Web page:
RIP Rusty Staub

There’s a famous Easter Sunday Mets story as detailed by Matthew Silverman of details on his site.  Even with there being a player strike, Rusty Staub and who he thought was rival Mets manager Gil Hodges would have a warm conversation leading Rusty to exclaim, “Wow!  Easter Sunday brings out the best in everybody.”

What Rusty didn’t know and couldn’t know because of the strike was part of the reason Hodges was so nice to him was the Mets had swung a trade the night before to obtain the larger than life right fielder.

What Rusty didn’t know and couldn’t know at the time was this was the last time he would ever talk with Hodges.  Tragically, without any warning, Hodges would die the next day.  Like many Mets fans and players, Rusty never got to say good-bye.  Rather, he was just left with the warm memories of a Mets great believing it was Easter Sunday that brought the best out in a fierce competitor.

If you excuse the sacrilege of a former altar boy for a moment, maybe it wasn’t Easter Sunday which brought out the best in Hodges, maybe it was Rusty.

While the City of Montreal may claim Rusty, he was definitively a Met.  Considering the larger than life figure he was, I’m sure we will hear the Astros and Tigers fans claim Rusty as their own.  That’s what happens when you have a player who is both great on the field and great off of it.

Personally, I never knew Rusty from his playing days.  I was too young to remember him and his 1985 season where he did nothing but pinch hit.  Really, the only thing I know of Rusty as  Met is the exploits which were touted during the videos on Diamondvision played during rain delays or the tales my father would tell me about how great he was in the 1973 World Series.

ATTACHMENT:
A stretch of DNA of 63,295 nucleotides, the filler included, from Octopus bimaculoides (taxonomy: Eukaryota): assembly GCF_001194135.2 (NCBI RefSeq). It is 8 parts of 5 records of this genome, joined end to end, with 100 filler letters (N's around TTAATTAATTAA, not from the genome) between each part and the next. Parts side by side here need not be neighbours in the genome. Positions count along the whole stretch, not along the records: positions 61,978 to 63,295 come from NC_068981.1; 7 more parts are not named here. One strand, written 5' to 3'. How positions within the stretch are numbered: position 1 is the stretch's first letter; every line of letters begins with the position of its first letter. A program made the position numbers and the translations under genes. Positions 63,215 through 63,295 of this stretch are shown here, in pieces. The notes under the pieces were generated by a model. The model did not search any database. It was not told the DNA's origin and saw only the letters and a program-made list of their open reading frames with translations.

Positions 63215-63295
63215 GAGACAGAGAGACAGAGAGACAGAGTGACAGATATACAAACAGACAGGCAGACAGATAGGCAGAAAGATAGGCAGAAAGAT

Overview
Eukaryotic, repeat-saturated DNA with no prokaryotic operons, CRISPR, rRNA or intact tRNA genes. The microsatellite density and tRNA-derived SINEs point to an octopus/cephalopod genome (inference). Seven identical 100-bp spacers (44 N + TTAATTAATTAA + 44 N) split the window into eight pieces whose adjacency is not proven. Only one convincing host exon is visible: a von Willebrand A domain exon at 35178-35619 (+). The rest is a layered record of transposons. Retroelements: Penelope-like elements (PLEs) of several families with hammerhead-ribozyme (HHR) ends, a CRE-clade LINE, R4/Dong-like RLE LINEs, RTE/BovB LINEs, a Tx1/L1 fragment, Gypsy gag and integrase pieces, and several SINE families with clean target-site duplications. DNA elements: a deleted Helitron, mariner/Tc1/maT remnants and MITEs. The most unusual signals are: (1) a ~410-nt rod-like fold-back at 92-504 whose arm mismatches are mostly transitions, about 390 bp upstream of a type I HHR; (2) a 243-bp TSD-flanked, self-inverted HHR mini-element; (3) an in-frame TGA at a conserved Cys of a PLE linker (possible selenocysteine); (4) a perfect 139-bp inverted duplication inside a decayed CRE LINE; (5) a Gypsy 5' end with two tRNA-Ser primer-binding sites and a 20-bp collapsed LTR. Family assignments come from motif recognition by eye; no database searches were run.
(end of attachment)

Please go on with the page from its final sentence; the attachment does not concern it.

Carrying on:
No, I remember Rusty as a great Mets ambassador.  The advertisements for his charity events for the New York Police & Fire Widows & Children’s Benefit Fund.  Hearing about the fundraisers for the event was a big part of the season for a Mets fan.  Contributing to it was all the more so.  Considering this being his post-retirement’s life’s work, his tireless efforts after 9/11 should come as no surprise.

I also remember the broadcasts.  Back when Rusty was calling games, he and Ralph Kiner were one of the reasons you tuned in.  Sure, they tended to be Mets homers, but you could excuse it a bit with the old stories and enthusiasm they had for the Mets.  It was really no different than listening to your dad and uncles sitting around a table talking which watching a Mets game.

Personally, my favorite Rusty memory was from a few years back.  While on a plane from Ireland, Rusty suffered a heart attack.  In a situation which would have killed nearly anyone, Rusty survived, and he lived to tell about it.  More than than, he relished it, and if you’ve ever listened to him during a Mets game, you knew he could spin a tale.

Those are the memories that we should all miss.  For those who watched him play, I’m sure you will miss him all the more.

And now, 46 years after he became a Met, he now leaves us.  In a somewhat fitting and tragic fashion, he departs us during the Easter Triduum.  After all he has done for the Mets and City of New York, he now rests peacefully.  Hopefully, when we all think back upon his life, we will all recall how like Easter Sunday, Rusty brought out the best in all of us.

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